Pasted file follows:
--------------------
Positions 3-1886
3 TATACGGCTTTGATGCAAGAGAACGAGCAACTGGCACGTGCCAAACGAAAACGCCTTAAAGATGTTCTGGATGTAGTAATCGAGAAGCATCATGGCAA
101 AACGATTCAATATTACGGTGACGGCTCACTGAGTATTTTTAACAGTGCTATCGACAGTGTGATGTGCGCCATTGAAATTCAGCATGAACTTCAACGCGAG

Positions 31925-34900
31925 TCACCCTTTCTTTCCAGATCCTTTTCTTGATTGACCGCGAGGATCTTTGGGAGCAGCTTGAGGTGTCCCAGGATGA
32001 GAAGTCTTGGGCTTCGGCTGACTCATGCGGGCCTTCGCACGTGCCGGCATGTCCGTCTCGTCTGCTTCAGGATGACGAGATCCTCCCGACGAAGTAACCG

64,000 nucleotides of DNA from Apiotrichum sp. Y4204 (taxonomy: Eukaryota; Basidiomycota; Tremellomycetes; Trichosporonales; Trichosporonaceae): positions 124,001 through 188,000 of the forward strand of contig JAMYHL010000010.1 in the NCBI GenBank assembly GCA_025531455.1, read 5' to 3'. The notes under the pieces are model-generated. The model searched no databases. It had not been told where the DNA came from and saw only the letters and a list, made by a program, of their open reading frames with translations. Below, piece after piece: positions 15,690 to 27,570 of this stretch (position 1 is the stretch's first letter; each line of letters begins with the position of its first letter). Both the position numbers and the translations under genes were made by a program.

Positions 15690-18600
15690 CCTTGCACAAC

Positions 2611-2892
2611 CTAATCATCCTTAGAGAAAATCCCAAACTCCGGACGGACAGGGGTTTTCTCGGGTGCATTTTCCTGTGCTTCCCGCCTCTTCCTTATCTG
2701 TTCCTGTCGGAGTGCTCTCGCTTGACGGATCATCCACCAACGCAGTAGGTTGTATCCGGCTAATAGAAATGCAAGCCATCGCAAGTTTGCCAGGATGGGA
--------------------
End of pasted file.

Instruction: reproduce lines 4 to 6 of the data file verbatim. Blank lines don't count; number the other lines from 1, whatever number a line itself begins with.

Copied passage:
Positions 31925-34900
31925 TCACCCTTTCTTTCCAGATCCTTTTCTTGATTGACCGCGAGGATCTTTGGGAGCAGCTTGAGGTGTCCCAGGATGA
32001 GAAGTCTTGGGCTTCGGCTGACTCATGCGGGCCTTCGCACGTGCCGGCATGTCCGTCTCGTCTGCTTCAGGATGACGAGATCCTCCCGACGAAGTAACCG